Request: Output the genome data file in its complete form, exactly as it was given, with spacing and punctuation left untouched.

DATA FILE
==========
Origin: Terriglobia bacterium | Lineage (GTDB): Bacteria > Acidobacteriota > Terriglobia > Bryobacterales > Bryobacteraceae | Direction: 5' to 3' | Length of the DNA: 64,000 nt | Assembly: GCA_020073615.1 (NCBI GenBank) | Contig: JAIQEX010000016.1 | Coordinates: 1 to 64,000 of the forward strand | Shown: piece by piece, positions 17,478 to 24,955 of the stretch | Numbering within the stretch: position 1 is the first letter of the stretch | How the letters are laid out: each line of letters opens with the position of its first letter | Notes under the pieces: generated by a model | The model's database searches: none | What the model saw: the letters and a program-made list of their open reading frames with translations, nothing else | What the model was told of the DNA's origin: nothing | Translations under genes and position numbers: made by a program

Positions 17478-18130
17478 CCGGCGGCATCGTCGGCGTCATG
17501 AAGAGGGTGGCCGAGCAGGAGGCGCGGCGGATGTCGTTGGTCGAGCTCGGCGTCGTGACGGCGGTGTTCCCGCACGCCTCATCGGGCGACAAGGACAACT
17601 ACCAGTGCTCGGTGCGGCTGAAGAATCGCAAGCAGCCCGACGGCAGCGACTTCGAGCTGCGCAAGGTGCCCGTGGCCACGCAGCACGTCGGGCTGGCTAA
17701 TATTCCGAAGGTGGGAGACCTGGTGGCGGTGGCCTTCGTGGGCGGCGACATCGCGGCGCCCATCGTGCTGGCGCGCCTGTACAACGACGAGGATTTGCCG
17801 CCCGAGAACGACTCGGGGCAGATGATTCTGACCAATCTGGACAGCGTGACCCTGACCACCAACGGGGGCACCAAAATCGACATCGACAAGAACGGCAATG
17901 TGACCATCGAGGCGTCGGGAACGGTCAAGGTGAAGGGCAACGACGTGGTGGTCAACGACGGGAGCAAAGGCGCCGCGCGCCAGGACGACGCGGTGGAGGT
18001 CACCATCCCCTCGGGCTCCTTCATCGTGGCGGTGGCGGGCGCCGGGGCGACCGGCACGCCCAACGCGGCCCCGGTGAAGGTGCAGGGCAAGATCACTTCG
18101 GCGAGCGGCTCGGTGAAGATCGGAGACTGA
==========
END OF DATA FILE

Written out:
Origin: Terriglobia bacterium | Lineage (GTDB): Bacteria > Acidobacteriota > Terriglobia > Bryobacterales > Bryobacteraceae | Direction: 5' to 3' | Length of the DNA: 64,000 nt | Assembly: GCA_020073615.1 (NCBI GenBank) | Contig: JAIQEX010000016.1 | Coordinates: 1 to 64,000 of the forward strand | Shown: piece by piece, positions 17,478 to 24,955 of the stretch | Numbering within the stretch: position 1 is the first letter of the stretch | How the letters are laid out: each line of letters opens with the position of its first letter | Notes under the pieces: generated by a model | The model's database searches: none | What the model saw: the letters and a program-made list of their open reading frames with translations, nothing else | What the model was told of the DNA's origin: nothing | Translations under genes and position numbers: made by a program

Positions 17478-18130
17478 CCGGCGGCATCGTCGGCGTCATG
17501 AAGAGGGTGGCCGAGCAGGAGGCGCGGCGGATGTCGTTGGTCGAGCTCGGCGTCGTGACGGCGGTGTTCCCGCACGCCTCATCGGGCGACAAGGACAACT
17601 ACCAGTGCTCGGTGCGGCTGAAGAATCGCAAGCAGCCCGACGGCAGCGACTTCGAGCTGCGCAAGGTGCCCGTGGCCACGCAGCACGTCGGGCTGGCTAA
17701 TATTCCGAAGGTGGGAGACCTGGTGGCGGTGGCCTTCGTGGGCGGCGACATCGCGGCGCCCATCGTGCTGGCGCGCCTGTACAACGACGAGGATTTGCCG
17801 CCCGAGAACGACTCGGGGCAGATGATTCTGACCAATCTGGACAGCGTGACCCTGACCACCAACGGGGGCACCAAAATCGACATCGACAAGAACGGCAATG
17901 TGACCATCGAGGCGTCGGGAACGGTCAAGGTGAAGGGCAACGACGTGGTGGTCAACGACGGGAGCAAAGGCGCCGCGCGCCAGGACGACGCGGTGGAGGT
18001 CACCATCCCCTCGGGCTCCTTCATCGTGGCGGTGGCGGGCGCCGGGGCGACCGGCACGCCCAACGCGGCCCCGGTGAAGGTGCAGGGCAAGATCACTTCG
18101 GCGAGCGGCTCGGTGAAGATCGGAGACTGA